Top 40 is a radio format based on frequent repetition of songs from a constantly-updated list of the forty best-selling singles. The term is also used to refer to the actual list of hit songs, and, by extension, to refer to pop music in general.
Although the concept of the hit parade is older, the invention and naming of the Top 40 format is widely credited to Todd Storz, who was the director of radio station KWOH-AM in Omaha, Nebraska in the early 1950s. At that time typical AM radio programming consisted largely of blocks of pre-scheduled, sponsored programs of a wide variety, including radio dramas and variety shows. Local popular music hits, if they made it on the air at all, had to be worked in between these segments. Storz noted the great response certain songs got from the record-buying public and compared it to the way certain selections on jukeboxes were played over and over. He expanded his stable of radio stations, purchasing WTIK-AM in New Orleans, Louisiana, gradually converted his stations to an all-hits format, and pioneered the practice of surveying record stores to determine which singles were popular each week. In 1954, Storz purchased WHB-AM, a high-powered station in Kansas City, Missouri which could be heard throughout the midwest and great plains, converted it to an all-hits format, and dubbed the result "Top 40". Shortly thereafter WHB debuted the first top 40 countdown, a reverse-order playing of the station's ranking of hit singles for that week. Within a few years, Top 40 stations appeared all over the country to great success, spurred by the burgeoning popularity of rock and roll music, especially that of Elvis Presley.
Other broadcasters who contributed to the development of Top 40 radio included Gordon McLendon, who introduced the idea of contests, games, disc jockey patter and jingles, and Bartell Broadcasters, who emphasized local variations in taste on their Top 40 stations.
After Storz, however, the most important innovators were probably Bill Drake, whose "Boss Radio" format put it all together in a powerful package that became the most popular form of broadcasting in the western United States from the late 1960s through the early 1970s and Rick Sklar whose version of the Top 40 format at radio station WABC-AM was also copied by many stations, particularly those in the eastern and mid-western United States such as WKBW and WLS in the same time period.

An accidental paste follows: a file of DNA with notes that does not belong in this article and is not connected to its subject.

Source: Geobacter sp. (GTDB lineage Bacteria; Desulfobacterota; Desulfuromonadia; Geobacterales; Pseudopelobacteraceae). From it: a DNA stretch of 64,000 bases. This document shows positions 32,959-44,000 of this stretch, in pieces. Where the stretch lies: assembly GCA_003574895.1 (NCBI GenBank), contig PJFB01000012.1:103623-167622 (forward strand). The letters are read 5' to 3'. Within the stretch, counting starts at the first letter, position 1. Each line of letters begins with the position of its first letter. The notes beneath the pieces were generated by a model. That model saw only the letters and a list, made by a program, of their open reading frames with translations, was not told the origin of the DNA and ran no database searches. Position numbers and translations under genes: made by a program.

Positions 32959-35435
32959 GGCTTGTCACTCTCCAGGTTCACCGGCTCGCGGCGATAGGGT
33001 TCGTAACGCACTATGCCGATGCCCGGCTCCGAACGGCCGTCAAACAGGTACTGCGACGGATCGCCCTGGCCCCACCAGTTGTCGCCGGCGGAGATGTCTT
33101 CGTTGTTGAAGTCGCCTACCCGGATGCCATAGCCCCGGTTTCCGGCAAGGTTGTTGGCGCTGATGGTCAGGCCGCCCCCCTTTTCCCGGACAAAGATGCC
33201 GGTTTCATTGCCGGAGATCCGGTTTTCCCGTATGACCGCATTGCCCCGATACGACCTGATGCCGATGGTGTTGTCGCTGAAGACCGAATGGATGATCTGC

Top 40 Radio Format
Top 40 was a response to the rise of television. Scheduled block programming could not compete with the new visual medium, so putting something on radio that wasn't available on TV became vital. Although hit music shows such as American Bandstand occasionally appeared, television wouldn't attempt to directly compete with Top 40 radio until many years later with the rise of MTV, the early incarnation of which was a cable television version of Top 40.
The Top 40 format placed less value on genres and artists and concentrated entirely on repetitive play of hits based on research which reported that listeners wanted to "hear all the hits and nothin' but the hits!". Although rock and roll and Top 40 radio grew up together, out-of-genre Top-40 hits include gospel songs ("Oh, Happy Day!" by the Edwin Hawkins Singers), patriotic propaganda ("Ballad of the Green Berets" by S/Sgt. Barry Sadler, novelties ("The Thing" by Phil Harris), and even the "Battle Hymn of the Republic" as performed by the Mormon Tabernacle Choir. Top 40 also spawned the first generation of star disk jockeys, whose between-song patter and connection with the listeners became as important as the songs themselves.
As a format, Top 40 radio waned in the mid-1970s with the expansion of FM radio with its superior sound and more varied programming. Much of the popular audience moved to more sophisticated and targeted formats such as Album Oriented Rock. Radio stations began to specialize in particular types of music rather than playing current hits regardless of genre. The all-hits format has never completely died, however, and has experienced sporadic resurgences on the FM band, though seldom under the Top 40 name. However, the concept of a closely controlled overall sound for a station that originated with Top 40 radio is now dominant in all genres, basically unchallenged except by a few on-air broadcasters like WFMU and a number of World Wide Web Internet radio broadcasters.